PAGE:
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Tatiana R. v. Commissioner of Social Security

United States District Court, D. Oregon, Portland Division

September 3, 2019

TATIANA R., [1] Plaintiff,
v.
COMMISSIONER OF SOCIAL SECURITY, Defendant.

          REPORT AND RECOMMENDATION

          MARK D. CLARKE UNITED STATES MAGISTRATE JUDGE

         Tatiana R. ("Plaintiff') seeks judicial review of the final decision of the Commissioner of the Social Security Administrations ("Commissioner") denying her applications for disability insurance benefits ("DIB") under Title II and for supplemental security income ("SSI") under Title XVI of the Social Security Act ("the Act"). For the reasons below, the Commissioner's decision should be REVERSED and this case should be REMANDED for further proceedings, BACKGROUND

         Born in October 1962, Plaintiff was forty-eight years old on the amended alleged onset date. Tr. 17, 124, 129. Plaintiff is the single mother of two children ages nine and eleven, both of whom have been diagnosed mental health issues. Tr. 50, 656. Plaintiff is a recovering alcoholic who is twenty-eight years sober, and participates in an Alcoholic Anonymous ("AA") program. Tr. 55. Plaintiff alleges disability due to depression, obsessive compulsive disorder ("OCD"), attention deficit disorder ("ADD"), neck pain, hip pain, and arthritis. Tr. 317. She has past relevant work as a bookkeeper. Tr. 318.

         Plaintiff filed applications for DIB on May 22, 2012, and SSI on February 19, 2013. Tr. 140, 289-90, 298-303. After an administrative hearing and subsequent unfavorable decision, the Appeals Council remanded the matter for further proceedings. Tr. 90-122, 137-54, 155-56. A second administrative hearing was held before an administrative law judge ("ALJ"), on September 28, 2016. Tr. 39-89. On January 13, 2017, a second ALJ issued a decision finding Plaintiff not disabled within the meaning of the Act. Tr. 16-31. After the Appeals council denied her request for review, Plaintiff timely filed a complaint in this Court. Tr. 1-6.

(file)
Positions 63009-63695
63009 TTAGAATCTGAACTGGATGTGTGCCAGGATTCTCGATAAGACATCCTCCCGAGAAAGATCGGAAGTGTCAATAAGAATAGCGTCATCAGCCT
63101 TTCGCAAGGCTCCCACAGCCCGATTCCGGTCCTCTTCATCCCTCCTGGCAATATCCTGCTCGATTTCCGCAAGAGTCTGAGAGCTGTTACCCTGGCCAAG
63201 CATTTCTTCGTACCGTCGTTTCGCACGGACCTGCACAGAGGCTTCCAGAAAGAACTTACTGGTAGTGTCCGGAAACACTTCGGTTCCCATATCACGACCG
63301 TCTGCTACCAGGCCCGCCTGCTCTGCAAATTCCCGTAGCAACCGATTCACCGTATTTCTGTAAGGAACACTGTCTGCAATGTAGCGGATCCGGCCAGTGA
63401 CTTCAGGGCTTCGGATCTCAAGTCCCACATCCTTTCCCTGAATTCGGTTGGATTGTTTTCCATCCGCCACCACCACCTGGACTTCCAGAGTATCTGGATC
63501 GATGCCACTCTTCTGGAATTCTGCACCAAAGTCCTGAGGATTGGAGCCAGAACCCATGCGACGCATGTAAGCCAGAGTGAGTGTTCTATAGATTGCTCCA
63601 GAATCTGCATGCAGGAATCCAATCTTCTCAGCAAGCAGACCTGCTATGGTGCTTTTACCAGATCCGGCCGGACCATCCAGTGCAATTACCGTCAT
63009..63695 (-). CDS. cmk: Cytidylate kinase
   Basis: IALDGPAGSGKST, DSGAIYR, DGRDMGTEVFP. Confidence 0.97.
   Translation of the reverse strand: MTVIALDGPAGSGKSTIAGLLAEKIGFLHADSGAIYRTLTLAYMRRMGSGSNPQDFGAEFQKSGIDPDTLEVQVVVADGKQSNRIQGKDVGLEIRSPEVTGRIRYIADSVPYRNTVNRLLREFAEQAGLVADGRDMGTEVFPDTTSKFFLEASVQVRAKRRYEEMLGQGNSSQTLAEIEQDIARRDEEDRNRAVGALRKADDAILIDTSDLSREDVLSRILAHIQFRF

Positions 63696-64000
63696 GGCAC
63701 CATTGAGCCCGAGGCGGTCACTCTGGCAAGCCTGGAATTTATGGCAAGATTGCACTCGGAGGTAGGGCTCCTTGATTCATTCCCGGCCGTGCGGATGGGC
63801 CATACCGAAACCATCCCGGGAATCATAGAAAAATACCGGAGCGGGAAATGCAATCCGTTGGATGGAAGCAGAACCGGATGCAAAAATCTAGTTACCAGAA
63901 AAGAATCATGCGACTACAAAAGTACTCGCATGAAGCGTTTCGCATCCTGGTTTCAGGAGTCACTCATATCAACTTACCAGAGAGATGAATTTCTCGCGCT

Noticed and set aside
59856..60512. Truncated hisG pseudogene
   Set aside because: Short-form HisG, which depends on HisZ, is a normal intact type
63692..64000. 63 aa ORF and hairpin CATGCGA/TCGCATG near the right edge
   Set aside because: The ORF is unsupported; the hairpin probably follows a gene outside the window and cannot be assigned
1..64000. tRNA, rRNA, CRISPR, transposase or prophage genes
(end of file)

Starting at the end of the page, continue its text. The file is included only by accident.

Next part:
DISABILITY ANALYSIS

         A claimant is disabled if he or she is unable to "engage in any substantial gainful activity by reason of any medically determinable physical or mental impairment which ... has lasted or can be expected to last for a continuous period of not less than 12 months[.]" 42 U.S.C. § 423(d)(1)(A). "Social Security Regulations set out a five-step sequential process for determining whether an applicant is disabled within the meaning of the Social Security Act." Keyser v. Comm V Soc. Sec. Admin., 648 F.3d 721, 724 (9th Cir. 2011); see also 20 C.F.R. §§ 404.1520 (DIB), 416.920 (SSI); Bowen v. Yuckert, 482 U.S. 137, 140 (1987). Each step is potentially dispositive. 20 C.F.R. §§ 404.1520(a)(4), 416.920(a)(4). The five-step sequential process asks the following series of questions: